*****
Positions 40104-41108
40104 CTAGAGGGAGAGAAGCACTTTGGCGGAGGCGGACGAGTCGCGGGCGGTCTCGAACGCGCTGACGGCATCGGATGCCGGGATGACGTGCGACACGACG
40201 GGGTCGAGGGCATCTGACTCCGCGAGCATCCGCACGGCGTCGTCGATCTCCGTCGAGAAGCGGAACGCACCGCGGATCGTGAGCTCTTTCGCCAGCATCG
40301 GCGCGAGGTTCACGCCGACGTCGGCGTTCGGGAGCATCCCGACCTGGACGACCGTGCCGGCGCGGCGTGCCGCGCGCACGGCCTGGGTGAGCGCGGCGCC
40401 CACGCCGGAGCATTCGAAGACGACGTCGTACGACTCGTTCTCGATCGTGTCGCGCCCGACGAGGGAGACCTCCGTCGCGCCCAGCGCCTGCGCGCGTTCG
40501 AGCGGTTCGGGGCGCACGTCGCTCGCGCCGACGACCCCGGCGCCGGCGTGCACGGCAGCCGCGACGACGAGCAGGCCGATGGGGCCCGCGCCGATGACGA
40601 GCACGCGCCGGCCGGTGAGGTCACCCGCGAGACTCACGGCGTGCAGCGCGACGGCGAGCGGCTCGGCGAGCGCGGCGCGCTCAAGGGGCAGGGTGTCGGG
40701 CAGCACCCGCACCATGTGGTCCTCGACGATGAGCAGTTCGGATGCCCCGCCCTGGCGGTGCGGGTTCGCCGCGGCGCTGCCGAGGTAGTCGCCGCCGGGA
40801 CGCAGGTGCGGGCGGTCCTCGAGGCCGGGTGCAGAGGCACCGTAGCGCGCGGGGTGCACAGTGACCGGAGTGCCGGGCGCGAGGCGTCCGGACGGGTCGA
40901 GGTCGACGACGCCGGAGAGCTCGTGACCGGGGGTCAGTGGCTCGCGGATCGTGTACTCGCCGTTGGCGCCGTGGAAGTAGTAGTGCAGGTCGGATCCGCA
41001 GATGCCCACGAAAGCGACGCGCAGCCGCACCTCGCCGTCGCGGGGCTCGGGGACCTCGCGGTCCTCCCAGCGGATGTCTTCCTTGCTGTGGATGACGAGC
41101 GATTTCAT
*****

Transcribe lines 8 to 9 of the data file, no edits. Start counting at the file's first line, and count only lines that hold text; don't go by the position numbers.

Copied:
40701 CAGCACCCGCACCATGTGGTCCTCGACGATGAGCAGTTCGGATGCCCCGCCCTGGCGGTGCGGGTTCGCCGCGGCGCTGCCGAGGTAGTCGCCGCCGGGA
40801 CGCAGGTGCGGGCGGTCCTCGAGGCCGGGTGCAGAGGCACCGTAGCGCGCGGGGTGCACAGTGACCGGAGTGCCGGGCGCGAGGCGTCCGGACGGGTCGA